PROJECT Big Picture has caught the attention of football fans this past week, as the English Football League (EFL) supported the proposals made by Manchester United and Liverpool.
EFL chief executive Rick Parry backed the scheme, which will see greater funding by the Premier League (PL) to EFL clubs, while giving increased power to the ‘big six’ clubs.
The proposal is for Manchester United, Liverpool, Manchester City, Chelsea, Tottenham, Arsenal, Everton, West Ham and Southampton to be given ‘special voting rights’, meaning they can make decisions without the other member-clubs.
Crucially, only six votes are needed to pass legislation, including the ratification of club takeovers, TV contracts and whether to hire or fire a new PL chief executive.
In return for this power, the PL will give the EFL 25% of the TV revenue that it makes, and reduce the number of PL teams from 20 to 18.
Project Big Picture also calls for the abolition of the League Cup and Community Shield – two staples of the English football schedule.
SR News asked former Sunderland and Premier League player Danny Collins for his view on the radical proposal.
He said: “I think that the top clubs are going to be using this as a chance to grab real power over the way football is run in this country and, essentially, control the game.
“Would the big clubs be willing to accept a financial takeover from a billionaire now if it means that there is another big hitter in the league? I don’t think it is fair to let a few clubs decide the fate of football going forward.”
Danny may not agree with this proposal, but he recognised that change needs to happen to make football financially viable long-term.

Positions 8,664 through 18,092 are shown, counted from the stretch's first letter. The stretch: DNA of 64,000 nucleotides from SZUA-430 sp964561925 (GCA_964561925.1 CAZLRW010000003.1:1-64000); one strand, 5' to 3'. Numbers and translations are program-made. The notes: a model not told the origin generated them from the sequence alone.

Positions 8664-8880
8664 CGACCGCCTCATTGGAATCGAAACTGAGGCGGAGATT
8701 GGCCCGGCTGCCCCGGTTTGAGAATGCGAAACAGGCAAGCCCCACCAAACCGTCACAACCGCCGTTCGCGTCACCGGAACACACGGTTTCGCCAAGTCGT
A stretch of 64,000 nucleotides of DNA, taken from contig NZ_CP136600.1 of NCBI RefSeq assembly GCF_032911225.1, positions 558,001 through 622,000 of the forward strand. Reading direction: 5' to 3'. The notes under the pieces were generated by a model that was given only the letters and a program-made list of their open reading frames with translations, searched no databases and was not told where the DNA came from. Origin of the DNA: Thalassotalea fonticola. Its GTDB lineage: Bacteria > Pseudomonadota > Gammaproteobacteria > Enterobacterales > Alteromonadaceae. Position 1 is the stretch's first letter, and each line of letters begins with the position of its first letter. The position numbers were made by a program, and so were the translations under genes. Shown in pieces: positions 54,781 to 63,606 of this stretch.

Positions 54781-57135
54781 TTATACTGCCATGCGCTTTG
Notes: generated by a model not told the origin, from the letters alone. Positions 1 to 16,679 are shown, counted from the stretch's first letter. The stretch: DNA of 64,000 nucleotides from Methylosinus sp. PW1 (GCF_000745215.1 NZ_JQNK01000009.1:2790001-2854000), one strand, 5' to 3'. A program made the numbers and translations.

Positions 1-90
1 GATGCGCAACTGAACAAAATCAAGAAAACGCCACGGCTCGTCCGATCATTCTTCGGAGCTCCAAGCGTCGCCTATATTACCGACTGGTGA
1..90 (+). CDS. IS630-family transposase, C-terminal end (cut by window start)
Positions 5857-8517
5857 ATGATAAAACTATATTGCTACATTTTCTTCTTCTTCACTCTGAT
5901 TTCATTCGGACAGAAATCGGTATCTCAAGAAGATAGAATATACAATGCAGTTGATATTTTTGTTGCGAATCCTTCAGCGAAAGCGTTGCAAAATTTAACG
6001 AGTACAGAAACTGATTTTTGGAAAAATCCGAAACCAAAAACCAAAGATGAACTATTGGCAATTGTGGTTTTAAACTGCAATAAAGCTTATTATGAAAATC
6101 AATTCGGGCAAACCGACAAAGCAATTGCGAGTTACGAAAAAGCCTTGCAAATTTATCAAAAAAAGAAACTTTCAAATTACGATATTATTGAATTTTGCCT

He said: “There is a need for action, as we are seeing more and more clubs hit financial difficulty.
“A lot of teams in League One and League Two will really struggle without fans, so it will benefit them, so I can see both sides of the argument.”
As for Sunderland, Danny believes that if Project Big Picture goes ahead, it could result in the Black Cats being stuck outside the Premier League for a long time to come.
He said: “I do think that reducing the size of the Premier League, and the fact that only two teams are guaranteed promotion from the Championship, means that it’ll be harder to get back in the league.
“A lot of big clubs have been in League One, including current Premier League sides Wolves, Sheffield United, Leeds, Southampton and Manchester City.
“Sunderland could well be victims of being at this level at the wrong time, because it will be really hard to get back in the Premier League if this project is realised.”
As a former player who has played up and down the pyramid until retiring in 2019, Danny believes there is a growing chasm between the divisions.
Would a fairer ‘trickle-down’ system level the playing field?
“I think the divide between the Premier League and the rest has been growing more and more. The wage cap in League One is set at £2.5m, but the Championship currently doesn’t have one,” he said.
“Then the Premier League clubs have hundreds of millions given to them every season – so there has been a growing disparity between the haves and have-nots over recent years.
“The benefits of the money trickling down means that the quality of those leagues will improve and therefore means that we will help develop players more effectively.
“That will greatly benefit the bigger clubs, because most top English players have played in the EFL at some stage.
“If you look at my career, I came from Chester City in League Two and signed for Sunderland and ended up playing nearly 100 Premier League games. It is imperative that the Premier League supports the EFL.
“The only negative from this project is that you are giving the power to the big clubs to help make the rest of football sustainable.
“I do worry about that and whether it means that no team will be able to infiltrate the Premier League’s elite again.”
What do you make of Project Big Picture?